Release Date: Sep 3, 2013
Record label: Captured Tracks
Genre(s): Pop/Rock, Alternative/Indie Rock
Swedish post-punk outfit Holograms' self-titled 2012 debut was icy and severe, pulling no punches when it came to the band's chilly world-view or most immediate reference points. Healthy doses of Factory Records sheen were applied to songs that were strong in their own right, but the influence was immediately noticeable, especially on some of the more Joy Division-borrowing tracks. After a year or so of constant touring, the bandmembers ended up back in their working-class towns on the outskirts of Stockholm, feeling all of the isolation and disillusionment that inspired their first set of songs.
Holograms' debut album stood out in the suddenly crowded field of indie rock/punk crossover acts by marrying tense post-punk melodies to danceable synths, though its lean, lo-fi mix seemed like it might sentence the band to under-the-radar status. Perhaps spurred on by the success of fellow Scandinavian punks Iceage and Lower, Holograms have beefed up that wiry sound, moving the synths out of the way of behemoth fist-raising choruses. A move like that carries the risk of diluting their personality, but the Swedes have stepped it up in the songwriting department.
In Stockholm, there is no scene. At least, there’s no scene like they have in Copenhagen, a community centered around the boutique Posh Isolation label started in 2009 by Christian Stadsgaard and Loke Rahbek. This is the label that launched a thousand Danish hardcore post-punk bands and their synth-noise side projects like Sexdrome, Damien Dubrovnik, Marching Church, Lust For Youth, Vår, Lower, and Iceage-- all of whom share at least one or more members between them.
With an intro torn straight from Savages’ sketchbook of super-bleak landscapes, ‘Forever’ marks an impressive evolution for these brash Swedish punks. Last year’s debut was a skeletal affair borne of nihilistic boredom. This follow-up provides depth and texture that were previously absent, while retaining that greyed-out angst that made their first album so thrilling.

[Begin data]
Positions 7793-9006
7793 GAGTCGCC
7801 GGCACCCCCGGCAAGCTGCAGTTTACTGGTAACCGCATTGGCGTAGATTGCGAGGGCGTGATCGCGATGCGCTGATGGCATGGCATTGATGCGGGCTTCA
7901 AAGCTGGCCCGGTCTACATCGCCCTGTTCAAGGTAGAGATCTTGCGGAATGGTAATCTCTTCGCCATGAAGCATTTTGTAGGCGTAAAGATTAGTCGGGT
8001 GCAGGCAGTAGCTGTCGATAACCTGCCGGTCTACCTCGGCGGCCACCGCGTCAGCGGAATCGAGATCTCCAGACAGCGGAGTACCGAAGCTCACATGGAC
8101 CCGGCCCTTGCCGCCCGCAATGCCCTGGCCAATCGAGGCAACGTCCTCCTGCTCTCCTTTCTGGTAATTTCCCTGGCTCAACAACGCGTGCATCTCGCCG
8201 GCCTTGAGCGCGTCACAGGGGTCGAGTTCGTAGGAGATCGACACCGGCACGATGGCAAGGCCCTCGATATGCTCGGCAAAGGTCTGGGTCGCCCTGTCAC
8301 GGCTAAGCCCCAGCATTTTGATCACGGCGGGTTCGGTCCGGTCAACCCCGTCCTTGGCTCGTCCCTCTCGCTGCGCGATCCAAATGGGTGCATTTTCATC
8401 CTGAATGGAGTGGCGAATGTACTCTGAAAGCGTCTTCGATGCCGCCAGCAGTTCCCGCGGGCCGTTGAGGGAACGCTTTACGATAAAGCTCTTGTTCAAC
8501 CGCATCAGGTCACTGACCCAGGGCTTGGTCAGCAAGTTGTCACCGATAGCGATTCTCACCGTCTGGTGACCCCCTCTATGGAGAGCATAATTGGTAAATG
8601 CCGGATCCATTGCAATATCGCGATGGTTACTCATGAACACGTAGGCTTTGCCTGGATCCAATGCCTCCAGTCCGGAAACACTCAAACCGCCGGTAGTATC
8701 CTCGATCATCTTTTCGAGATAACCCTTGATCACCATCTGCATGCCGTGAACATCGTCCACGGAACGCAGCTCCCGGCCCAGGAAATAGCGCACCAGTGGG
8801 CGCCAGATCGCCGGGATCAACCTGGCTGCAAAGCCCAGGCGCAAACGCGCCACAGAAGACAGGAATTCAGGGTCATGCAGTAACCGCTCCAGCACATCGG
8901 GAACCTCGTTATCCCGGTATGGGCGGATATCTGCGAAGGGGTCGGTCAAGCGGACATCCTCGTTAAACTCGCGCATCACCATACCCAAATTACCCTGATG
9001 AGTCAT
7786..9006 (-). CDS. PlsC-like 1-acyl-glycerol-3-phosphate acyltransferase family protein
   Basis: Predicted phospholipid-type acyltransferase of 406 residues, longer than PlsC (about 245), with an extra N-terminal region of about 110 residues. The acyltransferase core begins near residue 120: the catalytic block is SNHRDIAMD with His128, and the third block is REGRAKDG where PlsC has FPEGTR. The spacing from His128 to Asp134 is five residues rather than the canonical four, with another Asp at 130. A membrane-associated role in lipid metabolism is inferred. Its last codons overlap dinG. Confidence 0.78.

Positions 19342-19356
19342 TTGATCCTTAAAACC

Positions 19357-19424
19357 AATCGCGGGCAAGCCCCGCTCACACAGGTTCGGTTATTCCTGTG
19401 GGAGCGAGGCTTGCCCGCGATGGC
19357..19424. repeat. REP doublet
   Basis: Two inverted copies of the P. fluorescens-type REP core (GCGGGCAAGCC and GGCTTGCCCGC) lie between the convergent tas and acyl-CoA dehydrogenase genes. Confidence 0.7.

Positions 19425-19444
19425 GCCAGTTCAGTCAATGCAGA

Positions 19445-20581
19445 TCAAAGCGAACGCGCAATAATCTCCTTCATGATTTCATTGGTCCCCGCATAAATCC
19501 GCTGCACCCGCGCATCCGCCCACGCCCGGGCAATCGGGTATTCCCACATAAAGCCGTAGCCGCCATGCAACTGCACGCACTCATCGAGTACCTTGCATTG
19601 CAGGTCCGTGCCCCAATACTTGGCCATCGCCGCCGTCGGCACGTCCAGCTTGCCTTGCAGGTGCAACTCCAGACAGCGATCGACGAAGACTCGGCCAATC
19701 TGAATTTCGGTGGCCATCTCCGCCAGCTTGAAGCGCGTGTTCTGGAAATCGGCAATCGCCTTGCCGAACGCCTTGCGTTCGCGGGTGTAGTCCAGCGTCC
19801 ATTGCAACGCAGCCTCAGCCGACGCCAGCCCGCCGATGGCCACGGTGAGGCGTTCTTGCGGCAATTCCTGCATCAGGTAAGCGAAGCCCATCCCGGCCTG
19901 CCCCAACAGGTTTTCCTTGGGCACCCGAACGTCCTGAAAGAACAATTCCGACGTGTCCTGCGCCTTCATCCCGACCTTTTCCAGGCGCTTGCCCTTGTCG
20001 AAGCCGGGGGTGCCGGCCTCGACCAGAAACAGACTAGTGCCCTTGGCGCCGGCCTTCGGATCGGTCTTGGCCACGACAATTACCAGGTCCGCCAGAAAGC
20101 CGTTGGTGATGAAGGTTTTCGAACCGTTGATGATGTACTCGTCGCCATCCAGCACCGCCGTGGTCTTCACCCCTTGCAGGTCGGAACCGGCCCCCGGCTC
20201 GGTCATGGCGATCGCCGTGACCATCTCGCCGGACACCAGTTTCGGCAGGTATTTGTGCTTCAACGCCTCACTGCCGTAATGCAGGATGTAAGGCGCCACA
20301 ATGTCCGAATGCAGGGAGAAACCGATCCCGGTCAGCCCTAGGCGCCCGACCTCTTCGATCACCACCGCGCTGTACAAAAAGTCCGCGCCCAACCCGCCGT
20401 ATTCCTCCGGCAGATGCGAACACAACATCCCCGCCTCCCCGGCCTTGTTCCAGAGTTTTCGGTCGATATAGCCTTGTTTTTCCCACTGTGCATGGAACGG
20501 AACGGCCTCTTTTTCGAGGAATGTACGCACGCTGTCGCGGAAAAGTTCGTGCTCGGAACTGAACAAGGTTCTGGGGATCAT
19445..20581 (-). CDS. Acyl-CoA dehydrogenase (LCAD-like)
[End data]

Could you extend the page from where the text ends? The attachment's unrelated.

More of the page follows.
The highly rated eponymous debut album from Holograms introduced the Swedish post-punkers to a far wider audience with its sound, one that attempts to recreate music being played in a church. Whilst the term post-punk is lazily attributed to many artists these days, it is well suited to Holograms, with most obvious comparisons being to The Cure in their early days. Despite that well received debut and ensuing worldwide tour, the boys have now returned home (Farsta, a small suburb of Stockholm); the moderate success doesn’t seem to have changed them from small town boys, with the Spetze brothers (Anton – vocals/guitar and Filip – keyboards) still residing at the family home.
On their self-titled debut, Holograms drew up a map of the less glamorous side of Stockholm they called home. That scrappy, toothy long-player easily sounds like it originated in a place of poverty and political insecurity. Now, these four factory workers-turned-musicians seem less interested in the grit of their roots, instead keener on exploring how they can push past it.
The first few tracks on Forever, the second record by the Swedish band Holograms, will make many listeners feel like they’ve died and gone to post-punk heaven. All the elements are there—ringing guitars, propulsive rhythms, ghostly synths and soaring vocals that hit just the right balance of sneer and whine (and with a European accent to boot!). At its best, Forever delivers the kind of songs you want to crank with the windows down as you speed on a lonely highway.
Forever, the second LP from Holograms, sounds like the product of dudes who religiously watched 120 Minutes, read The Big Takeover and pored through the multiple volumes of Trouser Press Record Guide when they were young. Big guitars ring, basslines thrum vigorously, drums crack with occasional explosions and Anton Spetze wails like Robert Smith after a bad breakup. The Swedish quartet doesn’t shy away from showing off its influences – pre-”Let’s Go to Bed” Cure, the Comsat Angels, the Chameleons, the Sound – but makes the most of its fandom, leveraging its enthusiasm for postpunk arena rock for all it’s worth.
Holograms are very much in vogue, and it’s not just because of Tupac’s sort-of resurrection at Coachella last year. Their veins coarse with raw, angry post-punk, fuelled by the forward propulsion of a Concorde jet engine. Oh, and they’re Swedish, too. Judging by the country’s musical output as of late there seems to be something in the Scandinavian DNA that breeds exciting innovation.Holograms’ debut was a solid, cohesive effort, but it seemed to lack a certain sprinkle of excitement.